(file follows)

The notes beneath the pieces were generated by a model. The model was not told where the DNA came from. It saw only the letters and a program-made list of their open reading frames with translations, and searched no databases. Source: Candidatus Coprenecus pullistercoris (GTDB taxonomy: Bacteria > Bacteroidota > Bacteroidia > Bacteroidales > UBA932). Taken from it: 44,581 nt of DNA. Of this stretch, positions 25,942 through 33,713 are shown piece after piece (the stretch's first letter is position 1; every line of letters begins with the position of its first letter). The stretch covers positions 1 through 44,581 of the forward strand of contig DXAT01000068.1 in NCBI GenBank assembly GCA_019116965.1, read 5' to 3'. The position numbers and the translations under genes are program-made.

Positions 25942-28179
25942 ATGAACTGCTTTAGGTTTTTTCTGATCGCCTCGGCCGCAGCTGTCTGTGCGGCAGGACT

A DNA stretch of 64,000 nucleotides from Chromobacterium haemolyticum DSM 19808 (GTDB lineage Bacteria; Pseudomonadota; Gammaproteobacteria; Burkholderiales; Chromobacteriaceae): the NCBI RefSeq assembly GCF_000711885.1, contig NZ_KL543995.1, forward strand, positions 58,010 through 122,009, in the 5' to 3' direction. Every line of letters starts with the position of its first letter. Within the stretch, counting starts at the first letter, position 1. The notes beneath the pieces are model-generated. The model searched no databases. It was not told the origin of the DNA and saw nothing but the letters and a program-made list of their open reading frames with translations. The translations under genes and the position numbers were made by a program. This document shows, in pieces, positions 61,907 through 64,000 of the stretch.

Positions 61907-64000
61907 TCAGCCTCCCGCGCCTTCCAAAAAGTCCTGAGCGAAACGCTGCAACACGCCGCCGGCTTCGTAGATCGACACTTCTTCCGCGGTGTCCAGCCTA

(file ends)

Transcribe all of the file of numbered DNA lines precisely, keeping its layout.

The notes beneath the pieces were generated by a model. The model was not told where the DNA came from. It saw only the letters and a program-made list of their open reading frames with translations, and searched no databases. Source: Candidatus Coprenecus pullistercoris (GTDB taxonomy: Bacteria > Bacteroidota > Bacteroidia > Bacteroidales > UBA932). Taken from it: 44,581 nt of DNA. Of this stretch, positions 25,942 through 33,713 are shown piece after piece (the stretch's first letter is position 1; every line of letters begins with the position of its first letter). The stretch covers positions 1 through 44,581 of the forward strand of contig DXAT01000068.1 in NCBI GenBank assembly GCA_019116965.1, read 5' to 3'. The position numbers and the translations under genes are program-made.

Positions 25942-28179
25942 ATGAACTGCTTTAGGTTTTTTCTGATCGCCTCGGCCGCAGCTGTCTGTGCGGCAGGACT

A DNA stretch of 64,000 nucleotides from Chromobacterium haemolyticum DSM 19808 (GTDB lineage Bacteria; Pseudomonadota; Gammaproteobacteria; Burkholderiales; Chromobacteriaceae): the NCBI RefSeq assembly GCF_000711885.1, contig NZ_KL543995.1, forward strand, positions 58,010 through 122,009, in the 5' to 3' direction. Every line of letters starts with the position of its first letter. Within the stretch, counting starts at the first letter, position 1. The notes beneath the pieces are model-generated. The model searched no databases. It was not told the origin of the DNA and saw nothing but the letters and a program-made list of their open reading frames with translations. The translations under genes and the position numbers were made by a program. This document shows, in pieces, positions 61,907 through 64,000 of the stretch.

Positions 61907-64000
61907 TCAGCCTCCCGCGCCTTCCAAAAAGTCCTGAGCGAAACGCTGCAACACGCCGCCGGCTTCGTAGATCGACACTTCTTCCGCGGTGTCCAGCCTA